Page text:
Of Atheists, of Believers, and of Evidence: A Member of the Church of Jesus Christ of Latter-day Saints Demands Evidence in a Case in Which Any Reasonable Person Would? Ridiculous!
Apparently, at Least One Atheist Thinks that No Believer’s Opinion About Anything is Valid Because Believers Use a Paradigm in One Facet of Their Lives Which the Atheist, By Contrast, Rejects
By Ken K. Gourdin
Do some atheists (at least one, as this snippet of dialogue shows) believe that since the faithful employ paradigms which atheists reject in matters of faith, the faithful have no right to demand evidence even in situations in which any reasonable person (faithful or not) would demand evidence (such as in the Brett Kavanaugh matter)? Apparently so.
The exchange below occurred in response to a contribution to a discussion over the confirmation debacle of U.S. Supreme Court Justice (then U.S. District Court Judge) Brett Kavanaugh when another poster asked what actual evidence there was to prove the various accusations of misconduct against him. My skeptical interlocutor wrote, “I’ll overlook the irony of a Mormon [that is, a member of the Church of Jesus Christ of Latter-day Saints] demanding evidence, but the fact is that there is no need to prove that a crime occurred.” I responded:
Non sequitur, red herring, poisoning the well, and probably a few other fallacies I haven’t thought of are all wrapped up in that one short sentence, [screen name redacted]. While, technically, you may be right that “there is no need to prove that a crime occurred” since Judge Kavanaugh is not facing prosecution in a court of law, at least in a court of law (unlike the court of public opinion or in Senate advise-and-consent proceedings), he would be afforded the presumption of innocence until proven guilty (while, in the Senate and in the [kangaroo] court [brackets in original] of public opinion, apparently, the direct inverse of that rule applies); would have the right to the most vigorous defense and zealous representation by counsel afforded by law and by legal ethics; would have the right to confront and to cross-examine his accuser and any other witnesses against him (to be fair, while Senate rules are more relaxed, he does have something approaching that right in Judiciary Committee hearings, but I strongly suspect that’s why his accuser doesn’t want to appear [Dr. Christine Blasey Ford had not yet agreed to appear when this exchange took place.]); would have the right to due process; could invoke a statute-of-limitations defense against civil action and against criminal prosecution; would have due process of law; and so on.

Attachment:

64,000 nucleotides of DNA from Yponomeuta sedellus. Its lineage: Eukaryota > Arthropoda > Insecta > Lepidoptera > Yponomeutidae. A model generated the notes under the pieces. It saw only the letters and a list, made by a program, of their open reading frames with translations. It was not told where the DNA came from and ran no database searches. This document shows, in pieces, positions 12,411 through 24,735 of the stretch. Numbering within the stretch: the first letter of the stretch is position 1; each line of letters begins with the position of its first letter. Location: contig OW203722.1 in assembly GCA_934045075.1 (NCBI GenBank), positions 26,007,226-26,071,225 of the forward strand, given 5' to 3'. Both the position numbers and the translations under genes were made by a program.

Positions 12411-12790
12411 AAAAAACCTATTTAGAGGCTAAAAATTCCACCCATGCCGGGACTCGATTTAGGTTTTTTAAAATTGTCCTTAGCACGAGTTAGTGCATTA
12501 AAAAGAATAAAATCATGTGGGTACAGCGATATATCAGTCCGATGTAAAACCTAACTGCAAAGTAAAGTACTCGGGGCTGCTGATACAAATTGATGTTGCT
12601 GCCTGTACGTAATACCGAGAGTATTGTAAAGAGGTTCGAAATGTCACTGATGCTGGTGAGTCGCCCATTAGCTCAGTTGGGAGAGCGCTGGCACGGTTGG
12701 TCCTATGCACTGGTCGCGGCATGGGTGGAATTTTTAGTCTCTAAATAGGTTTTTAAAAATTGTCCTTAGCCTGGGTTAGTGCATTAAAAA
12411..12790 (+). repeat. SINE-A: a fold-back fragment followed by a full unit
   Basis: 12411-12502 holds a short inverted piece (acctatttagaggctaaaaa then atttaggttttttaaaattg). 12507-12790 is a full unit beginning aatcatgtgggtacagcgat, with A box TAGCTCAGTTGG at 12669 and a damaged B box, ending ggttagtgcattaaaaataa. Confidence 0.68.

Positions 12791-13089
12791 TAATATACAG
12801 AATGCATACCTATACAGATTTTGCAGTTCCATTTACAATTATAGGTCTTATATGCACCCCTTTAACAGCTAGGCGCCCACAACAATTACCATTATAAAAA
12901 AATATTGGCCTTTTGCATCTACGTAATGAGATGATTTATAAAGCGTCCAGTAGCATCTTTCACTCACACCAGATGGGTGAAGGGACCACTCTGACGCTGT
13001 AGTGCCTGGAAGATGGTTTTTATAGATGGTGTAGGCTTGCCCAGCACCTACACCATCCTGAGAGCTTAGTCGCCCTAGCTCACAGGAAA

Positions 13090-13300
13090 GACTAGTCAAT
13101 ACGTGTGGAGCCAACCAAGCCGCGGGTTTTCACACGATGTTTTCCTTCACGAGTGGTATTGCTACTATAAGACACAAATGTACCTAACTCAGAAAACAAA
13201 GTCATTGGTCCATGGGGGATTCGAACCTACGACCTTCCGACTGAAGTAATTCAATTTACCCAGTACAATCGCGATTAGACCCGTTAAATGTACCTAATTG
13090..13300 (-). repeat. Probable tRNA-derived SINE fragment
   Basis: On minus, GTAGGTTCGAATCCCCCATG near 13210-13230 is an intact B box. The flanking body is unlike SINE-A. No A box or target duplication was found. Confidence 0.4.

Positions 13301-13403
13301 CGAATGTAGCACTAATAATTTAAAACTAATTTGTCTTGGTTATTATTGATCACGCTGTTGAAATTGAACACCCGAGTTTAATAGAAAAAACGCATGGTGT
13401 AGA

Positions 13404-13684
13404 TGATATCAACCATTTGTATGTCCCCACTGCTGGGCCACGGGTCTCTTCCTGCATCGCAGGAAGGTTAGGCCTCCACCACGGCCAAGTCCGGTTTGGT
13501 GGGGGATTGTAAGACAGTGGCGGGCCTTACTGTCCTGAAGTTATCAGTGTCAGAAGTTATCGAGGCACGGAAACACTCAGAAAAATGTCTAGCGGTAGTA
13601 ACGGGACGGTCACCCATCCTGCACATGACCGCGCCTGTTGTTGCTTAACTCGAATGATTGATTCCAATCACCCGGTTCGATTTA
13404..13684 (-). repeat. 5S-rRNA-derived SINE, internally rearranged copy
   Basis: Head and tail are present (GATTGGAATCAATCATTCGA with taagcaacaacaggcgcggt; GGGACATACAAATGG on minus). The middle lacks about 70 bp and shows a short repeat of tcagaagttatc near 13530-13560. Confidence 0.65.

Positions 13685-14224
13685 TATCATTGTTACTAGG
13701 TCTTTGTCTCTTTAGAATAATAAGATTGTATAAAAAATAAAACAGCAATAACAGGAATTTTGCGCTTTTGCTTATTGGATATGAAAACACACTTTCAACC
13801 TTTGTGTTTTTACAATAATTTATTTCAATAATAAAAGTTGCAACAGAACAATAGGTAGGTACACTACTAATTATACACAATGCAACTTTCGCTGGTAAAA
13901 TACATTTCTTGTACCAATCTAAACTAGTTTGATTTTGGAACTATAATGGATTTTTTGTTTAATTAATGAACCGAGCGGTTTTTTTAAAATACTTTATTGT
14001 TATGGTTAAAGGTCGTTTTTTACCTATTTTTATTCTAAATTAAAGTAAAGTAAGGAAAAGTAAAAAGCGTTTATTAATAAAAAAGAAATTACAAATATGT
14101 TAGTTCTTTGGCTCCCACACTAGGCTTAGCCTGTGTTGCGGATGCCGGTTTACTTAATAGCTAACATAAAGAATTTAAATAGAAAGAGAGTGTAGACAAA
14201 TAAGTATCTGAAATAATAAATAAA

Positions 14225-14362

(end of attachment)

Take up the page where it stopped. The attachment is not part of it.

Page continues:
Apparently, you’re fine with the idea that someone else and his ox could be gored (sans any evidence but a single accuser’s bare, single allegation of long-ago misconduct). [Julie Swetnick and Deborah Ramirez had not yet come forward, but in my opinion, their claims were even more tenuous than Dr. Ford’s.] I’ll keep that in mind the next time someone attacks your character; it may well have a bearing on how well and how readily I am willing to rise to your defense. Think of [Pastor] Martin Niemoller’s bit of thoughtful prose, “First They Came,” or of the conversation between Sir Thomas More and Roper in Robert Bolt’s “A Man For All Seasons” when More says he would give even the devil the benefit of law, while Roper says he would cut down every law in England to get to the devil. Pointedly, More then asks Roper where he would hide once the devil turned on him after he’d cut down all the laws to get at the devil.
And yes, [screen name redacted], even members of the Church of Jesus Christ of Latter-day Saints would have a right to all of the protections I enumerate in the foregoing paragraph if they are prosecuted in criminal court or are sued in civil court (and to demand that others, both religious and not, receive those same protections). And yes, [screen name redacted], even members of the Church of Jesus Christ have a right to question what “evidence” (such as it may be, or not) exists to support allegations such as the one[s] Judge Kavanaugh now faces. If you were on a cliff, if, unbeknownst to you, you were about to step off of it, and if a believer who, unlike you, was aware of your predicament . . . urged you to not take another step in that direction, you would be perfectly free to say, “Well, what does he know?! He believes in an Invisible Sky God, so why should I think he knows what he’s talking about here?” and to disregard his concern for your safety.
If members of the Church of Jesus Christ employ a paradigm you reject in faith-based matters, does that give you the right to reject their opinions at all times and about anything and everything else? Yes, it does. Frankly, it would be stupid of you to do so, just as it would be stupid of you to disregard the believer’s warning of your peril in the example contained in the foregoing paragraph just because he is a believer and therefore employs a paradigm you do not accept in a single facet of his life, but you do have the right to be stupid. Like every other scientist, Latter-day Saint scientists employ commonly accepted scientific paradigms when considering scientific questions, but you’re free to ignore their conclusions, even when those conclusions are sound; like every other lawyer, Latter-day Saint lawyers employ commonly accepted legal paradigms when considering legal questions and dealing with legal matters, but you’re free to ignore their conclusions and any advice which springs therefrom, even when those conclusions and the resulting advice are sound; like every other medical doctor, Latter-day Saint MDs employ commonly accepted medical practices when diagnosing and treating medical problems, but you’re free to ignore their conclusions and any advice which springs therefrom, even when those conclusions and the resulting advice are sound; and so on.